The U.S. Preventive Services Task Force (USPSTF) has released a final recommendation statement on screening patients for colorectal cancer. The guidelines pertain to adults 50 to 85 years of age.
The group recommends screening for colorectal cancer starting at age 50 years and continuing until age 75 years. The risks and benefits of different screening methods vary.
The decision to screen for colorectal cancer in adults aged 76 to 85 years should be an individual one, taking into account the patient’s overall health and screening history. Adults in this age group who have never been screened for colorectal cancer are more likely to benefit. Screening would be most appropriate among adults who 1) are healthy enough to undergo treatment if colorectal cancer is detected and 2) do not have comorbid conditions that would significantly limit their life expectancy.
The recommendations apply to asymptomatic adults 50 years of age and older who are at average risk of colorectal cancer and who do not have a family history of known genetic disorders that predispose them to a high lifetime risk of colorectal cancer (such as Lynch syndrome or familial adenomatous polyposis), a personal history of inflammatory bowel disease, a previous adenomatous polyp, or previous colorectal cancer.
The USPSTF found convincing evidence that screening for colorectal cancer in adults 50 to 75 years of age reduces colorectal cancer mortality. The task force also found no head-to-head studies demonstrating that any of the screening strategies it considered were more effective than others.
The benefit of early detection of and intervention for colorectal cancer declines after age 75 years, according to the guidelines. Among older adults who have been previously screened for colorectal cancer, there is at best a moderate benefit to continuing screening during the ages of 76 to 85 years. However, adults in this age group who have never been screened for colorectal cancer are more likely to benefit than are those who have been previously screened.
To date, no method of screening for colorectal cancer has been shown to reduce all-cause mortality in any age group.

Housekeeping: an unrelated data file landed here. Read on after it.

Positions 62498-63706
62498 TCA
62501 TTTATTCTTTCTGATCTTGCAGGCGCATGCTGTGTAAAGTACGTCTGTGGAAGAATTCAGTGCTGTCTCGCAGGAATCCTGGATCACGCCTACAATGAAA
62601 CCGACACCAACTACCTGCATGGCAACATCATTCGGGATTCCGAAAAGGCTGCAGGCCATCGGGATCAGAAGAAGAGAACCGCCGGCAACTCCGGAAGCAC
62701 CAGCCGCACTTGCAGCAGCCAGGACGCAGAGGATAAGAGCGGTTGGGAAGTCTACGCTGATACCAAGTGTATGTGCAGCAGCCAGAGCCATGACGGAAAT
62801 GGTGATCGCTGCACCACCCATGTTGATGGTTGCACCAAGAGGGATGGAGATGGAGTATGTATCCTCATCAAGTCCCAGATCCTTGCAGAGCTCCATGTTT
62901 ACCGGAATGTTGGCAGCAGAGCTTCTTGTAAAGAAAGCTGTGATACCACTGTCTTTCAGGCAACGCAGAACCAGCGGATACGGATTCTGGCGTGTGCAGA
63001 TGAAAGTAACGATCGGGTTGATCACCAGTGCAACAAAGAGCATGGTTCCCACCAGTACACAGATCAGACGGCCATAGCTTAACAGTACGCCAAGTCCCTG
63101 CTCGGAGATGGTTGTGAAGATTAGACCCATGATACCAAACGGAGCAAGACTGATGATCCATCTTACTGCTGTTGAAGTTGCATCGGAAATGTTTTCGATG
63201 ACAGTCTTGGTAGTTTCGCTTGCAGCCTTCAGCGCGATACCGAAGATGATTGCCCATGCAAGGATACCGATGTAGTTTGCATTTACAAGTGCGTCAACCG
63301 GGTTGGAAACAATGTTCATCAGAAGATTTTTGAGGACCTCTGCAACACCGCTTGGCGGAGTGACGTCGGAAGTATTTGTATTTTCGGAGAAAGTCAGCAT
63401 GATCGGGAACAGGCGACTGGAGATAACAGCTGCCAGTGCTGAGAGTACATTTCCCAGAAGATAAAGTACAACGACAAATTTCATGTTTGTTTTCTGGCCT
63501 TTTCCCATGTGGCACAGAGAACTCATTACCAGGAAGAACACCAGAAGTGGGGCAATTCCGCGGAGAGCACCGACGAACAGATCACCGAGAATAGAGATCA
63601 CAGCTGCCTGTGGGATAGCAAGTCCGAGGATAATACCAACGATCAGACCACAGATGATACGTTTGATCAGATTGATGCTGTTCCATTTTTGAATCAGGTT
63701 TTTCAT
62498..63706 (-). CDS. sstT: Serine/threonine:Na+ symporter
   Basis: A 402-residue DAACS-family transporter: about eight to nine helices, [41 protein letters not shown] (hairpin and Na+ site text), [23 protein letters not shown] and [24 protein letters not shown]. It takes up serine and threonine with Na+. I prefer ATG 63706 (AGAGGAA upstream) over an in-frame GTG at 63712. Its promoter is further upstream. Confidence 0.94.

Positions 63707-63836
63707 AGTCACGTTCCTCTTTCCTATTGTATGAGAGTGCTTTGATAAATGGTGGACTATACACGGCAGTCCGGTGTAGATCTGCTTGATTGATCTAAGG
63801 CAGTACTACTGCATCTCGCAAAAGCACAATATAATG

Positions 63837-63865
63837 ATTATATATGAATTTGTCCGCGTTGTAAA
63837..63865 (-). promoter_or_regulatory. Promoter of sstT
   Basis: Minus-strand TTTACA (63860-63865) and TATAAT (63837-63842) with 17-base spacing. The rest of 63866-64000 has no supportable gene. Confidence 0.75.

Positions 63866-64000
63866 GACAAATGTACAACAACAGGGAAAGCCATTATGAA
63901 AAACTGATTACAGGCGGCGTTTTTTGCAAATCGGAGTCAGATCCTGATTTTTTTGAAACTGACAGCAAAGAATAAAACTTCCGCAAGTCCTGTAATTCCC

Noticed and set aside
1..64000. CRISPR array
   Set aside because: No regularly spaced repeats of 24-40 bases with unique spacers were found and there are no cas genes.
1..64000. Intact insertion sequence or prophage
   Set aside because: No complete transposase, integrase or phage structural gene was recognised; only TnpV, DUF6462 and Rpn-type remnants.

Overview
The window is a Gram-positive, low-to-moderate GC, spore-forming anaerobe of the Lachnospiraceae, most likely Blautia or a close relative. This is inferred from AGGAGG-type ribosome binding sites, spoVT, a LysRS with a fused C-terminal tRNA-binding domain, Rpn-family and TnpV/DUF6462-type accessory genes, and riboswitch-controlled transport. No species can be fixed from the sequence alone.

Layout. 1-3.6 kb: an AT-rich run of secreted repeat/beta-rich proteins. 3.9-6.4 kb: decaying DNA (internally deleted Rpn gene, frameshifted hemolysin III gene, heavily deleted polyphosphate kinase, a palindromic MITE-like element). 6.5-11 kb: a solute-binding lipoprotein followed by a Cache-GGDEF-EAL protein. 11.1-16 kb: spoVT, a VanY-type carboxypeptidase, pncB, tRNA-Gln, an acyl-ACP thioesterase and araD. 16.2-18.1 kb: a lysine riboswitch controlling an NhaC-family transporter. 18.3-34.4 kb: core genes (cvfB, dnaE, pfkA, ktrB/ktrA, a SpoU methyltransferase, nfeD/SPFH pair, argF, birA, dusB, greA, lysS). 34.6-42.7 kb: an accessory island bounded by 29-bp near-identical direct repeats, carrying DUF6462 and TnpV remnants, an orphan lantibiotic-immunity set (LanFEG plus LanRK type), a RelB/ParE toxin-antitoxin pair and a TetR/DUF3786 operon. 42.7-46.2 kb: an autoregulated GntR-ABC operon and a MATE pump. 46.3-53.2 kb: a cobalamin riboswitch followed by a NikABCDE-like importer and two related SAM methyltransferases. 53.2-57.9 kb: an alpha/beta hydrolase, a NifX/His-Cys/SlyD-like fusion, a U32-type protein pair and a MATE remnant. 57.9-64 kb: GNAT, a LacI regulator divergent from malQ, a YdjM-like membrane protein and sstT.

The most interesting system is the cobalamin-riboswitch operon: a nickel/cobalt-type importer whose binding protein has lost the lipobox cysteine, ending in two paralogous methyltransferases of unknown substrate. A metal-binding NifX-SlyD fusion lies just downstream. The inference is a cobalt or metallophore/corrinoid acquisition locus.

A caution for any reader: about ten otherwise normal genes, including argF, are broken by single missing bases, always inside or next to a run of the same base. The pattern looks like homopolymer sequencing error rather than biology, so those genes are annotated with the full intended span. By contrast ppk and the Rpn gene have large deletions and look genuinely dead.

The USTSPF determined that the harms of screening for colorectal cancer in adults aged 50 to 75 years are small. Most harms result from the use of colonoscopy, either as the screening test or as follow-up for positive findings detected by other screening tests. The rate of serious adverse events from colorectal cancer screening increases with age. Therefore, the harms of screening for the disease in adults 76 years of age and older are small-to-moderate, the task force found.
Randomized clinical trials have shown that screening with the guaiac-based fecal occult blood test (gFOBT) reduces colorectal cancer deaths. Studies have also shown, however, that fecal immunochemical tests (FITs), which identify intact human hemoglobin in stool, have improved sensitivity compared with that of gFOBT for detecting colorectal cancer. Among the FITs that are cleared by the FDA and are available for use in the United States, the OC FIT-CHEK family of FITs (Polymedco) have the best test performance characteristics (i.e., the highest sensitivity and specificity), according to the USTSPF. Multitargeted stool DNA testing (FIT-DNA) is an emerging screening strategy that combines a FIT with testing for altered DNA biomarkers in cells shed into the stool. Multitargeted stool DNA testing has increased single-test sensitivity for detecting colorectal cancer compared with FIT alone.
The harms of stool-based testing primarily result from adverse events associated with follow-up colonoscopy of positive findings. The specificity of FIT-DNA is lower than that of FIT alone, which means that it has a higher number of false–positive results and a higher likelihood of follow-up colonoscopy and of experiencing an associated adverse event per screening test.
Several studies have shown that flexible sigmoidoscopy alone reduces deaths from colorectal cancer. Flexible sigmoidoscopy combined with FIT was studied in a single trial and was found to reduce the colorectal cancer-specific mortality rate compared with flexible sigmoidoscopy alone.
Flexible sigmoidoscopy can result in direct harms, such as colonic perforations and bleeding, although the associated event rates are much lower than those observed with colonoscopy. Harms can also occur as a result of follow-up colonoscopy.
Colonoscopy has both indirect and direct harms. Harms may be caused by bowel preparation before the procedure (e.g., dehydration and electrolyte imbalances), the sedation used during the procedure (e.g., cardiovascular events), or the procedure itself (e.g., infection, colonic perforations, or bleeding).
Evidence for assessing the effectiveness of computed tomography (CT) colonography is limited to studies of its test characteristics, the task force noted. CT colonography can result in unnecessary diagnostic testing or treatment of incidental extracolonic findings that are of no importance or that would never have threatened the patient’s health or become apparent without screening (i.e., overdiagnosis and overtreatment). As with other screening strategies, indirect harms from CT colonography can also occur from follow-up colonoscopy for positive findings.
Source: USPSTF; June 2016.